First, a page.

to our gasping waltz. Buddy’s left eye on me is milky, starved,so oddly unmoored, hooch-fused. His gut beneath my hand isan errant gush of rivers. I trace shake down the sudden raisedMake me lose my power?I don’t think you ever couldMake me lose my power?I don’t think you would or could
Normally, I don’t recommend any needull with lists. But, I like Farnam Street and what they suggest on effective ways to take notes while reading makes sense to me. But, for this you will have to have your own copy of the book 🙂
There are three steps to effectively taking notes while reading:
At the end of each chapter write a few bullet points that summarize what you’ve read and make it personal if you can — that is, apply it to something in your life. Also note any unanswered questions. When you’re done the book, put it down for a week.
Pick up the book again and go through all your notes. Most of these will be garbage but there will be lots you want to remember. Write the good stuff on the inside cover of the book along with a page number.
Copy out the excerpts by hand or take a picture of them to pop into Evernote. Tag accordingly.
I could relate to this poem. In fact anyone can, who reads about wars and deaths sitting in the comforts of his house over tea/ coffee. An excerpt below,
Do not believe me were I to talk to you of war, because when I spoke of blood, I was drinking coffee, when I spoke of graves, I was picking yellow daisies in Marj Ibn Amer, when I described the murderers, I was listening to my friends’ giggles, and when I wrote about a burnt theatre in Aleppo, I was standing before you in an air-conditioned one.
A long overdue recommendation on literature and poetry. There is a certain purity in poetry which is missing in articles on everyday world.
Another argument against courting danger is that danger doesn’t guarantee an ability to make art. Plenty of people are exposed to very real danger every day, and they aren’t making art out of it—that would require the luxury of time and leisure unavailable to those trying to escape genocide or to survive famine—to name but two of the many ongoing realities in this world. Danger can literally destroy the ability to make art. Much has been written about the relationship between art and mental illness, especially when it comes to poetry, since there have been a fair number of poets who have produced lasting work while wrestling with clinical depression. But so many of those poets also committed suicide eventually. One truth about depression is that it can be fatal for the sufferer to spend extended time with the “demons” that attend it—far from being conducive to the making of art, it can lead to a despair so overwhelming that suicide seems the only right response. Or, if it doesn’t lead to suicide, it can lead to a crippling stasis, an inability to move forward, mentally, and often physically. It’s not uncommon to have poetry students who suffer from depression. And every few years I’ll have a student who wonders if staying on meds is a good idea—do the drugs dull the mind to the harder realities of life, and if we distance ourselves from those realities, aren’t we avoiding the hard wrestling from which art arises? For some people, yes—and those people aren’t likely trying to be poets, which seems a reasonable enough choice in life. For other people, I like to think that medication might provide a certain stability within which reflecting on life’s difficulties can become not only possible but perhaps useful. We don’t have to be mauled by a lion in order to consider its potential for violence, the strange beauty of pure instinct, its power to stop us, sometimes, from looking away . .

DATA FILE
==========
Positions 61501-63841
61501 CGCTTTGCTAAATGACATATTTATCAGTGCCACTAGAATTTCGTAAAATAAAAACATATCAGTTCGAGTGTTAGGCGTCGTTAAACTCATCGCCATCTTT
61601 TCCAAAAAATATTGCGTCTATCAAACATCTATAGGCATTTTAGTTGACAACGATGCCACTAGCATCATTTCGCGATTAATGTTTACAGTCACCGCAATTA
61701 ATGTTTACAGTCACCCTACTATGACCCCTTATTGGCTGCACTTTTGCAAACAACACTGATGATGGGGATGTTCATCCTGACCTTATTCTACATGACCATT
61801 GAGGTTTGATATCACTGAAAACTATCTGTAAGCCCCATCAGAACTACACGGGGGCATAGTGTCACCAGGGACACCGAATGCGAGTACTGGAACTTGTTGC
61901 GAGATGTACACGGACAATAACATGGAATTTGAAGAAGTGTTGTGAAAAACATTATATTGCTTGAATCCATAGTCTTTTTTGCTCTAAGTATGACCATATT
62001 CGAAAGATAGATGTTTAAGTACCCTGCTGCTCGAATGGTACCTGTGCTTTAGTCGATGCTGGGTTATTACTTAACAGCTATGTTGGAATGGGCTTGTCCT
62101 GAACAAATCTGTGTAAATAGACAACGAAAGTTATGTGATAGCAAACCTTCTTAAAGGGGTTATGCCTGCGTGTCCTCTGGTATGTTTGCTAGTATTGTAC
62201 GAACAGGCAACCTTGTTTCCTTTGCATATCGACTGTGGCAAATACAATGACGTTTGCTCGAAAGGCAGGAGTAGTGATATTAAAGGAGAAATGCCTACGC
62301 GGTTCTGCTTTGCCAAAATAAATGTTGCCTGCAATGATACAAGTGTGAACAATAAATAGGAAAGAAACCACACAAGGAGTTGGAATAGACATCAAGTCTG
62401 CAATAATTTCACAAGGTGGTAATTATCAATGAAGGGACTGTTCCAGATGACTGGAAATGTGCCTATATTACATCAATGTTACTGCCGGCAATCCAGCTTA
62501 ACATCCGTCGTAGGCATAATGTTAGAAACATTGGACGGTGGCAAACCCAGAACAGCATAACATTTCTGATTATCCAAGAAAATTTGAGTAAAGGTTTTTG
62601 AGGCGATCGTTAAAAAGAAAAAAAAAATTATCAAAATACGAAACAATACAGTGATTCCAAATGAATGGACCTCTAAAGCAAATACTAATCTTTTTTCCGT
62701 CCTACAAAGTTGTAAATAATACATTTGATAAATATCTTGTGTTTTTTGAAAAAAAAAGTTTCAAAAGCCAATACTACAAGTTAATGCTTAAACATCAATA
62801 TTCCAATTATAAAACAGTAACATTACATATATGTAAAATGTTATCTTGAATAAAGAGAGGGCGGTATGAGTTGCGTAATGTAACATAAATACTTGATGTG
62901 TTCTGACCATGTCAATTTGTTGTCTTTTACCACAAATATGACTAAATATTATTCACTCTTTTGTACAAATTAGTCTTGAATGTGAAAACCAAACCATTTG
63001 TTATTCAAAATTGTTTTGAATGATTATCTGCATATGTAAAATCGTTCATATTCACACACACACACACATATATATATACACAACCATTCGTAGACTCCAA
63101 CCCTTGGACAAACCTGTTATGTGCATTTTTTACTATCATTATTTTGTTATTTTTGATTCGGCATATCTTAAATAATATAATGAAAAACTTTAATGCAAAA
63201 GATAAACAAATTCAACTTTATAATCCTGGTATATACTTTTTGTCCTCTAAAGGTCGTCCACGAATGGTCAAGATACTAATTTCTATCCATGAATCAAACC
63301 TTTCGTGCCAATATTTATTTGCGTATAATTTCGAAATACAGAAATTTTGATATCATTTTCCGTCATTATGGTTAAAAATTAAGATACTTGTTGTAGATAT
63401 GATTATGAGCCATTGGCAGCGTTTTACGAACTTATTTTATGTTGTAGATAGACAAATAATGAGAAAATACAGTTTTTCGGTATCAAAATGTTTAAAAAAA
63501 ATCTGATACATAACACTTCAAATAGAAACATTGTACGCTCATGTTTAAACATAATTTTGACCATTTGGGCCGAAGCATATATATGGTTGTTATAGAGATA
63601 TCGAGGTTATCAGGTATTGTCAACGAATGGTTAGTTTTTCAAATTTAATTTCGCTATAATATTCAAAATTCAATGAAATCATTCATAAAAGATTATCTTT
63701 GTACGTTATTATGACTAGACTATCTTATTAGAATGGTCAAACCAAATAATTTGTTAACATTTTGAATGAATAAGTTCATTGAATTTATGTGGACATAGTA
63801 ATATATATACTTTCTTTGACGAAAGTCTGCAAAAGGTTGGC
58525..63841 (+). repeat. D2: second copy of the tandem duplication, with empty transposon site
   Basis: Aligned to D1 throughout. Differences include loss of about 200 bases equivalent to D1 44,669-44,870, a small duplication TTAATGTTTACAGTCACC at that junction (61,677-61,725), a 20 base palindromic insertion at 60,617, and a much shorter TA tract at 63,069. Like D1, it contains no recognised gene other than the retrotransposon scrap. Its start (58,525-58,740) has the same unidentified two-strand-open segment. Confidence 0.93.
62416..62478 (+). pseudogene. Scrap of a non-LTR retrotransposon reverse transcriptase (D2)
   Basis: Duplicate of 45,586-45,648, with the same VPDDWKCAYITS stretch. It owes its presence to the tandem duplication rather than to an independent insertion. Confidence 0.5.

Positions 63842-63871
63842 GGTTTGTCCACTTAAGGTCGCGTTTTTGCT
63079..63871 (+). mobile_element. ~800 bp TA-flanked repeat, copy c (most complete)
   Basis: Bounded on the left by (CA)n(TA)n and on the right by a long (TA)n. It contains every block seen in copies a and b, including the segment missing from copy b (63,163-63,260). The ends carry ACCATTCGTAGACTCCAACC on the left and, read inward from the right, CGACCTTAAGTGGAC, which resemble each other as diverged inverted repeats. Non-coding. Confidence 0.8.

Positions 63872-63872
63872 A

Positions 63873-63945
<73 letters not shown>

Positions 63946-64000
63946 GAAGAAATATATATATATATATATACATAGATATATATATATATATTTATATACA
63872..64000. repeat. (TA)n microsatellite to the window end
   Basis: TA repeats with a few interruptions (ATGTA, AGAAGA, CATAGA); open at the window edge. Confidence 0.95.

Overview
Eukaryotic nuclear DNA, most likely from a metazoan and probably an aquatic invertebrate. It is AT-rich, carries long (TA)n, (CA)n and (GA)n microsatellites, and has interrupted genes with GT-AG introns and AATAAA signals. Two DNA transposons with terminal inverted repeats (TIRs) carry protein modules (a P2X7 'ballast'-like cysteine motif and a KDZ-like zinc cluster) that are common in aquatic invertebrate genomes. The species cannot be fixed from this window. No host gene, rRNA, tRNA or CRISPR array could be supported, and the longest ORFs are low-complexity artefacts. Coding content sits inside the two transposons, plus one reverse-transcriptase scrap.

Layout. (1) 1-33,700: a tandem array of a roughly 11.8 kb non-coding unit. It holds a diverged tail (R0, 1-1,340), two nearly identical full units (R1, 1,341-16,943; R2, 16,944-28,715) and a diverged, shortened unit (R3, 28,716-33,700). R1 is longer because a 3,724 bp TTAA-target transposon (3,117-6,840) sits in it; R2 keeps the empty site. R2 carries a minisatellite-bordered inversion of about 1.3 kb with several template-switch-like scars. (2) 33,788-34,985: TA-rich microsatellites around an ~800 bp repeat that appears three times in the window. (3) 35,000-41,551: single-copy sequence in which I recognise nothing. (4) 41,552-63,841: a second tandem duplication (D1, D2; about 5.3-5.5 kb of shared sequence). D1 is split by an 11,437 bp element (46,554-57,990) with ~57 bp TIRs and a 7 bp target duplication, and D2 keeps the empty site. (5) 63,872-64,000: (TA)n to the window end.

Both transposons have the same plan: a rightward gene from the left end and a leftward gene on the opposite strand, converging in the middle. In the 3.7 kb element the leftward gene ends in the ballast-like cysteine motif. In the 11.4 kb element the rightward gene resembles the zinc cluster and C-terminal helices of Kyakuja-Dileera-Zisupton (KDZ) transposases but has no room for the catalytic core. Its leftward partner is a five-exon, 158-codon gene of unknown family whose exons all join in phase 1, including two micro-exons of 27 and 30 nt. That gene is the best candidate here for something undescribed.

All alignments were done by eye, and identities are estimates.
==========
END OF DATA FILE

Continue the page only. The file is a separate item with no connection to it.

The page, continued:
There has been a lot of talk about Bob Dylan winning a Nobel for literature. The voices have got shriller since he said he will not be able to make it to the ceremony. Here is another great writer, Stephen King, speaking up on why Dylan deserved the prize:
People complaining about his Nobel either don’t understand or it’s just a plain old case of sour grapes. I’ve seen several literary writers who have turned their noses up at the Dylan thing, like Gary Shteyngart. Well, I’ve got news for you, Gary: There are a lot of deserving writers who have never gotten the Nobel Prize. And Gary Shteyngart will probably be one of them. That’s no reflection on his work. You have to rise to the level of a Faulkner if you’re an American.
My kids listen to Dylan, and so do my grandkids. That’s three generations. That’s real longevity and quality. Most people in pop music are like moths around a bug light; they circle for a while and then there’s a bright flash and they’re gone. Not Dylan.